Lancaster Foods Stores Greens Greenly
DPR and Architect Demonstrate Feasibility of Sustainable Design and Construction
Lancaster Foods, LLC, a subsidiary of Guest Services, Inc., is one of the largest independent produce distribution companies in the Mid-Atlantic. When it outgrew its current warehouse, Lancaster Foods knew it wanted a state-of-the-art produce distribution facility in the Jessup, MD area but did not realize how that desire tied into LEED certification. The facility’s high-energy requirements and the perceived cost and schedule concerns did not make green building an obvious choice.
Client: Guest Services, Inc.
Architect: Powers Brown Architects
Construction Manager: DCMA
The project designer, Powers Brown Architecture, and contractor, DPR, demonstrated for the owner that pursuing LEED certification was not only feasible, but would in fact require little up front investment, while providing a robust long-term payoff.
Working through the owner’s construction management representative, DCMA, the design and construction team presented a scorecard on what it would take to get the building LEED certified, as well as conducted a mini-Charrette with an evaluation of first costs versus long-term cost benefits. The owner signed on with the LEED certification part of the project almost immediately.
Construction started in October and DPR registered the project and began the early stages of document management for what the team expects to achieve Silver LEED certification upon completion in 2008.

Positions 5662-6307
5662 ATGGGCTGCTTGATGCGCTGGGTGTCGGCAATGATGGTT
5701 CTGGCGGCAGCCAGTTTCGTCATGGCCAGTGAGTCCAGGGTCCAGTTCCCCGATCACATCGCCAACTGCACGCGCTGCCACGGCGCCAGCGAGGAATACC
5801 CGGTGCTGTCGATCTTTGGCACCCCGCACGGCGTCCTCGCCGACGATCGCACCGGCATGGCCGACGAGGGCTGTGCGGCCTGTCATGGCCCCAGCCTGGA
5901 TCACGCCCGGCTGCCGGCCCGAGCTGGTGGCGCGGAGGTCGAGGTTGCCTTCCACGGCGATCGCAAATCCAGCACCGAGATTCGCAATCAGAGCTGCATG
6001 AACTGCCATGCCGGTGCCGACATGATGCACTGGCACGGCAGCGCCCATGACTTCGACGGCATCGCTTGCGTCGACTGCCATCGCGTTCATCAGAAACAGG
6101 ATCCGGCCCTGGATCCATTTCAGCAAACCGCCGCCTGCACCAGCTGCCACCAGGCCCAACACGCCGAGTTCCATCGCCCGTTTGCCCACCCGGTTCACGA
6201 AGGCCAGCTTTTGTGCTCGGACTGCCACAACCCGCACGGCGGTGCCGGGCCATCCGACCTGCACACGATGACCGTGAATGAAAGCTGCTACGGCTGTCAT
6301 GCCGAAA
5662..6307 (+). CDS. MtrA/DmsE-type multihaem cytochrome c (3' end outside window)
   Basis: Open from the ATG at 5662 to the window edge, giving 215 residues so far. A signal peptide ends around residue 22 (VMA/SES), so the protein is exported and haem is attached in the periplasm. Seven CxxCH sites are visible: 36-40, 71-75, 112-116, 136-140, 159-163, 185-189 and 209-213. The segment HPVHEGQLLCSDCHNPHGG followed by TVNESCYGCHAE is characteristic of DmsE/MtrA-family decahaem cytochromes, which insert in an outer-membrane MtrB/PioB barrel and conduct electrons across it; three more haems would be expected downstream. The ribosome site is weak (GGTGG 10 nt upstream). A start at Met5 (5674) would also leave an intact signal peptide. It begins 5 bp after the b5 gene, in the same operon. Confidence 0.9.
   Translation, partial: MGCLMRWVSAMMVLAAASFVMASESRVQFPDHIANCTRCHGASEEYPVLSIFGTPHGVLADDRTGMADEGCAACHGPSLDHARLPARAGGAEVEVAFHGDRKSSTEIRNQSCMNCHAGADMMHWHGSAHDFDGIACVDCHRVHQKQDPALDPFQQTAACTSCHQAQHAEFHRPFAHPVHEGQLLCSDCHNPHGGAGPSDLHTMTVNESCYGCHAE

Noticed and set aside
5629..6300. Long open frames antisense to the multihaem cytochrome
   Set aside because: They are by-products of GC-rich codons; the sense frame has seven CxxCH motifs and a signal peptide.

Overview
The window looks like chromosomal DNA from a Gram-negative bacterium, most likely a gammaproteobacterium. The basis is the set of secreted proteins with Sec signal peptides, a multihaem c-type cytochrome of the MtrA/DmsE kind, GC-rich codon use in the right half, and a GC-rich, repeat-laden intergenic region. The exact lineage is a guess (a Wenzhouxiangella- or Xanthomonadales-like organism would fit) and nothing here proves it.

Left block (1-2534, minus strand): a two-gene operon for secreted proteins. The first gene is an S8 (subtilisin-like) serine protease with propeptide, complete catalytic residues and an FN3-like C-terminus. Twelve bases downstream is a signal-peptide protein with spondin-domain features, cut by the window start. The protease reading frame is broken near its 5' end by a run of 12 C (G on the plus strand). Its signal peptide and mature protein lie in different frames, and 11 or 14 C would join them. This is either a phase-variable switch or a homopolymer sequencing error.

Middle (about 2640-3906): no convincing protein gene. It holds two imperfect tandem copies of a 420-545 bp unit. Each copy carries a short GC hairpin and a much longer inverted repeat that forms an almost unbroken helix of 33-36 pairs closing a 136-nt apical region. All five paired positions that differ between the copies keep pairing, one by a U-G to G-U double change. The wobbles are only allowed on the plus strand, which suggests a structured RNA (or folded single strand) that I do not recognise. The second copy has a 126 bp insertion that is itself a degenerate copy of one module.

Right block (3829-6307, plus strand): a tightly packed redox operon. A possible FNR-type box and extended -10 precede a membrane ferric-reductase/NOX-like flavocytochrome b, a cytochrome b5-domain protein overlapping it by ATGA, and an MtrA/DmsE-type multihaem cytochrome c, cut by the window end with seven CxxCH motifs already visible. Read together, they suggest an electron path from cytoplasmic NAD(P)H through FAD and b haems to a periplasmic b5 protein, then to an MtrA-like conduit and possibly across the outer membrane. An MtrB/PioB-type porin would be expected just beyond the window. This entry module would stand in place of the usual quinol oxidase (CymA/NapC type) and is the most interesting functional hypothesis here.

The $23 million project entails the renovation and conversion of an existing ice cream manufacturing and storage facility into a produce storage and production facility. It includes all new MEP systems, an innovative ammonia-based refrigeration system, and a small addition, which will infill an alley between two sections of the building. With the exception of a 20,000-sq.-ft. office area, which is being constructed within the existing building, the entire facility will be refrigerated to temperatures ranging from 32 to 45 degrees Fahrenheit.
Despite challenges related to an extended design process and permit delays, the team is committed to complete the fast-track job on schedule by June 2008.
Posted on June 8, 2011
Last Updated August 23, 2022